My God has helped me to see that there is another way to live beyond entrapment. He has helped me to see that addiction steals my life, but a life connected to Him offers freedom and hope and no more traps, no more self-harm, no more self-delusion.  I now know Truth, and I know this truth, and it helps me to make choices that facilitate freedom (John 8:32).  When faced with temptation, I remember, I have a choice.  My God and my choice(s) help me to experience a release and freedom from the enslavement of addiction, while also providing to me enlightenment and a way out of the forest that is full of tempting but scandalous traps.

Today, I realize I have been saved for a purpose.  No more Egypt; I don’t want to go back.  Today, I have hope and a future for my life.  As Chris Tomlin pronounces in today’s “Coffee Break,” I think I will follow Him.

“So if the Son sets you free, you will be free indeed.” John 8:36 (NIV)

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About Dr Ken McGill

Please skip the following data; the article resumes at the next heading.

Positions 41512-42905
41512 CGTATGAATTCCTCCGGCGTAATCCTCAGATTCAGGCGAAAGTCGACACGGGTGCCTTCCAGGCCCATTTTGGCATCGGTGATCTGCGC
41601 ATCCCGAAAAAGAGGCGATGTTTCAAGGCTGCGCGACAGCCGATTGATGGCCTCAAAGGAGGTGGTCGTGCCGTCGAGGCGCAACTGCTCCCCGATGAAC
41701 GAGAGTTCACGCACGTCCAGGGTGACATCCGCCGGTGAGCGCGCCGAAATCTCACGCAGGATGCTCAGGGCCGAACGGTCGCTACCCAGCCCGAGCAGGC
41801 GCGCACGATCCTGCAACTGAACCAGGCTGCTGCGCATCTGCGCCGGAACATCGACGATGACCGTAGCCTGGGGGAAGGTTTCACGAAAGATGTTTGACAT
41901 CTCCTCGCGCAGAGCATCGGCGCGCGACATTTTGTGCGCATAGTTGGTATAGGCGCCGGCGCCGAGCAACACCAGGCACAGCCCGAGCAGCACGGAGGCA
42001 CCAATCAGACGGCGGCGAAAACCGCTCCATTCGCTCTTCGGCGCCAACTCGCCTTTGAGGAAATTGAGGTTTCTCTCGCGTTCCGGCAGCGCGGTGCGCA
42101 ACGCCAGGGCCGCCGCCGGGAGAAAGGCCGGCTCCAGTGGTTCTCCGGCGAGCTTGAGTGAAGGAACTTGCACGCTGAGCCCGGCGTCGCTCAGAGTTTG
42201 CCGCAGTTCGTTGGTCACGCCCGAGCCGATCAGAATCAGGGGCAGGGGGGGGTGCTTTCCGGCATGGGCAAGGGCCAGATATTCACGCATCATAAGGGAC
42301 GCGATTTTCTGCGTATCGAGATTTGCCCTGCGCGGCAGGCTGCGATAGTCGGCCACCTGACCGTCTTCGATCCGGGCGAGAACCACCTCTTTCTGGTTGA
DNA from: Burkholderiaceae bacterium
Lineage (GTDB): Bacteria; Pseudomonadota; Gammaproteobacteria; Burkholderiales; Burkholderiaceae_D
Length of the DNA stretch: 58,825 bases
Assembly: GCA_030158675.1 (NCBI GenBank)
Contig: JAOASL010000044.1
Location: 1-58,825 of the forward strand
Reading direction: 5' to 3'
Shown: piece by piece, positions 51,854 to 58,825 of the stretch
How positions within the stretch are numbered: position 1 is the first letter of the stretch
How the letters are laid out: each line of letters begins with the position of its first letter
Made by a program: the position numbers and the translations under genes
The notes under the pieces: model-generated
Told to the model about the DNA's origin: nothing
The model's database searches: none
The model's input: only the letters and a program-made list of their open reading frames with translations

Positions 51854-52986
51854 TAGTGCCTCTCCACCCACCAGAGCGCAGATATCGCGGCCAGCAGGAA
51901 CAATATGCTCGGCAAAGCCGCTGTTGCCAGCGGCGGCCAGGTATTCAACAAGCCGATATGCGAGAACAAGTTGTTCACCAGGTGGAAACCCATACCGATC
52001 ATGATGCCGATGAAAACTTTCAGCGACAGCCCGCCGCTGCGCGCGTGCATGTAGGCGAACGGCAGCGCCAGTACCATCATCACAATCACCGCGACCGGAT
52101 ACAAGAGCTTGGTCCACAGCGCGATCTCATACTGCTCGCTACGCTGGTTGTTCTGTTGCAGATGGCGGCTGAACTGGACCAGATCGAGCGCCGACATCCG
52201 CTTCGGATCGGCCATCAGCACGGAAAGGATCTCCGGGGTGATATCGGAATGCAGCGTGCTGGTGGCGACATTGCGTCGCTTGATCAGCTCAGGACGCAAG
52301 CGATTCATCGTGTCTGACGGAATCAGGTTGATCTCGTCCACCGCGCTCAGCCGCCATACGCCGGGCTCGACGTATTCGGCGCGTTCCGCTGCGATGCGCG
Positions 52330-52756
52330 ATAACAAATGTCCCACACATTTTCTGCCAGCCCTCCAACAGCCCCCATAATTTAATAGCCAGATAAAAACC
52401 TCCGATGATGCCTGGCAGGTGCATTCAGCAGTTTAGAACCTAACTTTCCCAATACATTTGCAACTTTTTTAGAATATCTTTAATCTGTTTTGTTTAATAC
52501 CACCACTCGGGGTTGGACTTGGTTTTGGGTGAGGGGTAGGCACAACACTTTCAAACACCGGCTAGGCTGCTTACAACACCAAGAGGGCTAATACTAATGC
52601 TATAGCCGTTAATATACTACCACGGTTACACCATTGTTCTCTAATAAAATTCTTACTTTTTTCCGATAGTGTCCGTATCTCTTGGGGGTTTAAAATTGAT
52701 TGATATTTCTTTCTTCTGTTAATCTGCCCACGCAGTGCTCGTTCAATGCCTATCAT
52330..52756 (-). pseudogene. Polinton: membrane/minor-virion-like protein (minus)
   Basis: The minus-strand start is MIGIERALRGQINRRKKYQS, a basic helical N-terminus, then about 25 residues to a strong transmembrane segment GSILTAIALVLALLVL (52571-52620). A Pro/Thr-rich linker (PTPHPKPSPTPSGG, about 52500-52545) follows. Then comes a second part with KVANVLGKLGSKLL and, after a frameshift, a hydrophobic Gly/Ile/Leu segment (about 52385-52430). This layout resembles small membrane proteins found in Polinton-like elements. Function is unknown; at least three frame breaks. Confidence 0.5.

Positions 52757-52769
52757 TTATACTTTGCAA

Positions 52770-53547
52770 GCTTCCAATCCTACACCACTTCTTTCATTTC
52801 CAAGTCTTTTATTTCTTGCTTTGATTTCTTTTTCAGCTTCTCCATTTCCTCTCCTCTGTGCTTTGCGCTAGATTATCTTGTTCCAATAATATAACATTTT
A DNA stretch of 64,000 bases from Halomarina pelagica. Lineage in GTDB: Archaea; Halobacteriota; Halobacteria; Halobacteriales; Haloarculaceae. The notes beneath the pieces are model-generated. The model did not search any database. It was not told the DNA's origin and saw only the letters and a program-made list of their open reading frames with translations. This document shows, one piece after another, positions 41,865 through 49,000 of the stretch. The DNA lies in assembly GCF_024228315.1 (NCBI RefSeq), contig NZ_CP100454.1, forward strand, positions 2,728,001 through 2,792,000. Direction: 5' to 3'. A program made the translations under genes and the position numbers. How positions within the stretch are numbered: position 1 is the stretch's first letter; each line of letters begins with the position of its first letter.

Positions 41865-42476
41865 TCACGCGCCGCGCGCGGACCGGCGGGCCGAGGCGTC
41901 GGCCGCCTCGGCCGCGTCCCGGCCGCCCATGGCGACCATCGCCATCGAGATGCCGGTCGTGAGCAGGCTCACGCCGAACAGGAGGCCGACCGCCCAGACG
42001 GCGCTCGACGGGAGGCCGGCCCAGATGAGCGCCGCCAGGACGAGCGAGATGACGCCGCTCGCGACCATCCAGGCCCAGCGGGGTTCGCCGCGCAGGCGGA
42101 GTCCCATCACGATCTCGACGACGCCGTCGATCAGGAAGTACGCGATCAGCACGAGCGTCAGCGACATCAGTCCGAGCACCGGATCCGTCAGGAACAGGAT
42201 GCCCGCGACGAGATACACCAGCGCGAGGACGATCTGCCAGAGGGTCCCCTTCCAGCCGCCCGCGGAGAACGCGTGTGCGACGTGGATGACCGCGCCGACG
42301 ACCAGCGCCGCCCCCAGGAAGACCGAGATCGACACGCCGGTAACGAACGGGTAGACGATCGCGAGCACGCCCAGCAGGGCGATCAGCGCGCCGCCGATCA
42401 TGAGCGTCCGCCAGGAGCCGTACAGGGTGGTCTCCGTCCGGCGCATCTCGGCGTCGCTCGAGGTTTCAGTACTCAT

Dr. Ken McGill is an ordained minister and has been involved in counseling for more than 25 years. Dr. McGill holds a Bachelor's degree in Religion from Pacific Christian College (now Hope International University), a Certificate of Completion in the Alcohol and Drug Studies/Counseling Program from the University of California at Los Angeles and a Masters degree in Clinical Psychology from Antioch University. Dr. McGill received his Doctorate in Clinical Psychology with an emphasis in Family Psychology from Azusa Pacific University in May, 2003. Dr. McGill's dissertation focused on the development of an integrated treatment program for the sexually addicted homeless population, and Ken was "personally mentored" by dissertation committee member Dr. Patrick Carnes, a pioneer in the field of sex addiction work. Dr. McGill authored a chapter in the text The Clinical Management of Sex Addiction, with his chapter addressing the homeless and sex addiction. Dr. McGill is also a Licensed Marriage and Family Therapist in the States of Texas and California and Mississippi, and is a Certified Sex Addiction Therapist, through the International Institute for Trauma and Addictive Professionals (IITAP). Dr. McGill had a private practice in Glendora, CA (Aspen Counseling Center), Inglewood, CA (Faithful Central Bible Church), and Hattiesburg, MS (River of Life Church), specializing in the following areas with individuals, couples, families, groups and psychoeducational training: addictions and recovery, pre-marital, marital and family counseling, issues related to traumatization and abuse, as well as depression, grief, loss, anger management and men's and women's issues. Dr. McGill also provided psychotherapeutic treatment with Student-Athletes on the University of Southern Mississippi Football and Men's Basketball teams. Dr. McGill served as the Director of the Gentle Path Program, which is a seven-week residential program, for people who are challenged with sexual addiction, sexual anorexia, and relationship issues. Dr. McGill also supervised Doctoral students in the Southern Mississippi Psychology Internship Consortium with the University of Southern Mississippi. Dr. McGill was inducted into the Azusa Pacific University Academic Hall of Honor, School of Behavioral and Applied Sciences, in October, 2010. Dr. McGill currently works as a Private practice clinician with an office in Plano, Texas, providing treatment with people who are challenged in the areas mentioned above.